Skier's thumb

Original Editors - Alicia Keefe and Brenna Rutledge as part of the Temple University EBP Project


Top Contributors -

Brenna Rutledge, Alicia Keefe and Scott A Burns  


Contents

Clinically Relevant Anatomy

Injury to the ulnar collateral ligament (UCL) at the metacarpophalangeal joint (MCPJ) of the thumb, also known as "skier's thumb," can involve other structures such as the adductor aponeurosis, the accessory collateral ligament, bony structures, tendons, and neurological tissues.[1]

There are two main supporting ligaments traversing the MCPJ of the thumb: the UCL and the radial collateral ligament (RCL). In general, UCL injuries account for 60-90% of ligamentous collateral injuries.[2] The UCL and RCL arise from the medial and lateral tubercles of the metacarpal condyles, respectfully, and insert into the base of the proximal phalanx on their respective sides (Figure 1).[2][3]

ThumbSprain1 c.jpg

Figure 1. UCL and RCL of the thumb.[3]

The movement association with the thumb MCPJ include flexion, extension, rotation, abduction and adduction. The stability of the MCPJ arises from the bony structures of the thumb in the form of a wider, flatter metacarpal head, and soft tissue support. The surrounding soft tissue offers both dynamic and static stability. Dynamic stability is provided by the muscles of the thumb and static stability is supplied by the collateral ligaments.[2]

Mechanism of Injury

An acute UCL injury occurs following a sudden, forced abduction movement at the MCP joint, whereas a forced adduction movement would cause injury to the RCL (Figure 2).[2] With regards to skiing, the injury often occurs when a person lands on an outstretched hand while holding a ski pole, which causes forced abduction of the thumb with or without extension (Figure 3).[1] If the injury to the UCL is not treated properly, this can lead to chronic laxity, joint instability, pain, weakness and arthritis in the MCPJ.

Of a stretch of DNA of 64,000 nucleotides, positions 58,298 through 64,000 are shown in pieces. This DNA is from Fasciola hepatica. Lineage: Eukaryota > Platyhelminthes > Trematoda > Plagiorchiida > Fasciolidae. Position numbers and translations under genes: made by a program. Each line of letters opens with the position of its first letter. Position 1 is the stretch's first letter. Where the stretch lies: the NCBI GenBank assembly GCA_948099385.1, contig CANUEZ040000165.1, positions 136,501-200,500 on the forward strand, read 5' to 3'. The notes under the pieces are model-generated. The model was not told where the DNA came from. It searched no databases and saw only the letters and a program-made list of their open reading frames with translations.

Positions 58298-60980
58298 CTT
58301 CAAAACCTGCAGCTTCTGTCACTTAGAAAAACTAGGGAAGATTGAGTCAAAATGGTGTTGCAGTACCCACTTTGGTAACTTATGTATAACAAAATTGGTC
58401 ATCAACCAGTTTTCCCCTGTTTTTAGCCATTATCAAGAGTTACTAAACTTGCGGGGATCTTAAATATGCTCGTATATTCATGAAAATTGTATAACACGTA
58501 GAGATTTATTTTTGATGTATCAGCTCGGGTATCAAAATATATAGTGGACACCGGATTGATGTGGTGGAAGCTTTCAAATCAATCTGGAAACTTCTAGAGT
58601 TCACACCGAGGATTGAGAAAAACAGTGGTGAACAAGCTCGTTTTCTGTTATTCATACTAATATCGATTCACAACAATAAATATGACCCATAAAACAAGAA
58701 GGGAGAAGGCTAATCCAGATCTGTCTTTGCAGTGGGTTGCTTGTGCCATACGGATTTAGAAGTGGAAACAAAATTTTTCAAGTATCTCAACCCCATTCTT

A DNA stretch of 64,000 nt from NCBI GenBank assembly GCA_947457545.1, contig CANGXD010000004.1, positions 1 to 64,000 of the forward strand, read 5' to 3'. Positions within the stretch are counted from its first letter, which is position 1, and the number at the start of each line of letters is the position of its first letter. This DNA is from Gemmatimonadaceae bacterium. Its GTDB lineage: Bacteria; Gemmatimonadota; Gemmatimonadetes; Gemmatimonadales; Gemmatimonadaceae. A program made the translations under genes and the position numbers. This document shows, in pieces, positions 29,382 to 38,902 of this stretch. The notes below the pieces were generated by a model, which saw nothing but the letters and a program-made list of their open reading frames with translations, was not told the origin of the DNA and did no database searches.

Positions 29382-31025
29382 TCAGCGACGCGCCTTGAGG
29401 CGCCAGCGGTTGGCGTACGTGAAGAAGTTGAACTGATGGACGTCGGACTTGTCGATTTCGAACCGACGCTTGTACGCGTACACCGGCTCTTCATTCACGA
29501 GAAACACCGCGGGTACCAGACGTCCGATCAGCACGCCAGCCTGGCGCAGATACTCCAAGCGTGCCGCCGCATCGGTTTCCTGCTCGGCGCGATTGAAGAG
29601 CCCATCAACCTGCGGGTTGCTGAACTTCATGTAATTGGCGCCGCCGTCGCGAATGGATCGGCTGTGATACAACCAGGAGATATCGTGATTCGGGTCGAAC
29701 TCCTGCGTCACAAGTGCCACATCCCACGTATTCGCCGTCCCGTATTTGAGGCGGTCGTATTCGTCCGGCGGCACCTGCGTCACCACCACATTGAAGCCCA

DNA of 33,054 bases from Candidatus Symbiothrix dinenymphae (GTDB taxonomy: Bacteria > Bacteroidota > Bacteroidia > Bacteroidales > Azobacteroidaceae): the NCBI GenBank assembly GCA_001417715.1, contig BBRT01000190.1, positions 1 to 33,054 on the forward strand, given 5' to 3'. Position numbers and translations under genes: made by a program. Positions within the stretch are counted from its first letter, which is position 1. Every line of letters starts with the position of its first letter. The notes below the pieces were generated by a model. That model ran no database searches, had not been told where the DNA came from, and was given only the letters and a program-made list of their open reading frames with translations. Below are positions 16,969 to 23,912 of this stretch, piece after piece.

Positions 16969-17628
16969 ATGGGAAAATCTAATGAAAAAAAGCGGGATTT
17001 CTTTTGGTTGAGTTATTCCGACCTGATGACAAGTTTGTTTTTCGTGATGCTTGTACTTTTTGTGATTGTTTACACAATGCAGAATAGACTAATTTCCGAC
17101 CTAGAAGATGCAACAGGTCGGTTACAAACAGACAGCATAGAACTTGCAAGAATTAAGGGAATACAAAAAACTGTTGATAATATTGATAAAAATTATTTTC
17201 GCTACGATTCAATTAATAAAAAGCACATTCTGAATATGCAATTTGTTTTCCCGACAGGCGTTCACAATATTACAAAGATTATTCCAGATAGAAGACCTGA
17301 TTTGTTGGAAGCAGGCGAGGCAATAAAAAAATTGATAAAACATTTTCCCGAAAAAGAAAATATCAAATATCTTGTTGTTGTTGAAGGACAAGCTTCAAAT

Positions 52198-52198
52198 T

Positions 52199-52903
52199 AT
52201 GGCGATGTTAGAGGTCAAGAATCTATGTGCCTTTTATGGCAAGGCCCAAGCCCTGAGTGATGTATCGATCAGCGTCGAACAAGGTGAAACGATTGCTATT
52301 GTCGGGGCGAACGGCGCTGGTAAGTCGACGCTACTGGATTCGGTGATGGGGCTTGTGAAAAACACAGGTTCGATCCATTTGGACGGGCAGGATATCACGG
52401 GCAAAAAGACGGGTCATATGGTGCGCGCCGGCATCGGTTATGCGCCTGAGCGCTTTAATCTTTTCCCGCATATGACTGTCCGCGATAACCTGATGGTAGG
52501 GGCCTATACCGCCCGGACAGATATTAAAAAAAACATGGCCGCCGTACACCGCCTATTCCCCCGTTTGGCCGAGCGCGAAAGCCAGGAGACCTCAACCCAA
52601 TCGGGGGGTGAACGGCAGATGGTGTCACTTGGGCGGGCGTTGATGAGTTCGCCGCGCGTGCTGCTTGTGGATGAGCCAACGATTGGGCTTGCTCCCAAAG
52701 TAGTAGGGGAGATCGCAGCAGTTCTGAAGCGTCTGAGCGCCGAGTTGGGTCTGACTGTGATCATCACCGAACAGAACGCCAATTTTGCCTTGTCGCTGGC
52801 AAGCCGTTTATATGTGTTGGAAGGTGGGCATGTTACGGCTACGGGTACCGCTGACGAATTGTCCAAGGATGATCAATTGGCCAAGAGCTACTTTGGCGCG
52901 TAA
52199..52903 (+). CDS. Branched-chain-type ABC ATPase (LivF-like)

Mechanism of injury by falling.

Figure 2. Mechanism of injury by falling.[4]

Mechanism of injury by skiing

Figure 3. Mechanism of injury by skiing.[5]

Characteristics/Clinical Presentation

The most common presentation is pain over the ulnar aspect of the MCPJ of the thumb. If the injury is acute there will be bruising and inflammation (Figure 4). There may be tenderness with palpation, which localizes the injury to the ulnar aspect of the thumb where the UCL is lesioned. Patients typically complain of pain and weakness when using a pincer grip. Examples include holding a pen, grasping objects, unscrewing jar lids and turning a key or doorknob.[2] In the instance of a Stener lesion, there may also be a palpable mass proximal to the adductor aponeurosis.[1]

Haley-resized.jpg

Figure 4. Presentation of an ulnar collateral ligament injury with an avulsion fracture. Photo courtesy H. Stevenson.

Differential Diagnosis

● RCL injury
● Avulsion fracture
● Wrist sprain
● Wrist fracture
● Dislocation of 1st MCP joint
● Chronic instability of the 1st MCP joint
● Lunate dislocation

Complications

If the UCL is ruptured there is a possibility that the distal end may become interposed by the adductor aponeurosis, which is referred to as a Stener lesion (Figure 5). A Stener lesion is difficult to diagnose but leads to poor healing and usually indicates operative management. If left untreated, a torn UCL can lead to joint instability and a weak pinch grip.[6]

Image:Stener_lesion.gif

Figure 5. Stener lesion.[6]

Examination

Begin looking for deformities with observation of the hand at rest and in flexion. Then test the sensation in the hand followed by active range of motion (AROM). AROM should be followed by passive range of motion (PROM) and resisted movement to assess tendon integrity, if possible. To test the UCL, apply a valgus stress to the thumb in 30 degrees of flexion (Figure 4). This test is referred to as the Valgus Stress to UCL test. A rupture is likely if there is more than 30 degrees of laxity in the injured thumb or 15 degrees more laxity than on the noninjured side. To test the accessory UCL, apply a valgus stress to the thumb in full extension. A rupture is likely if there is more than 30 degrees of laxity in the injured thumb or 15 degrees more laxity than on the noninjured side. When the accessory UCL is still intact a Stener lesion is less likely. If there is any concern about the possibility of fractures to the first metacarpal or proximal phalanx of the thumb, plain radiographs are indicated prior to stress testing of the UCL. It is important to note that pain when examining can cause apprehension with subsequent tensing of surrounding muscles and can lead to a false negative.[2]

Image:Valgus_stress.gif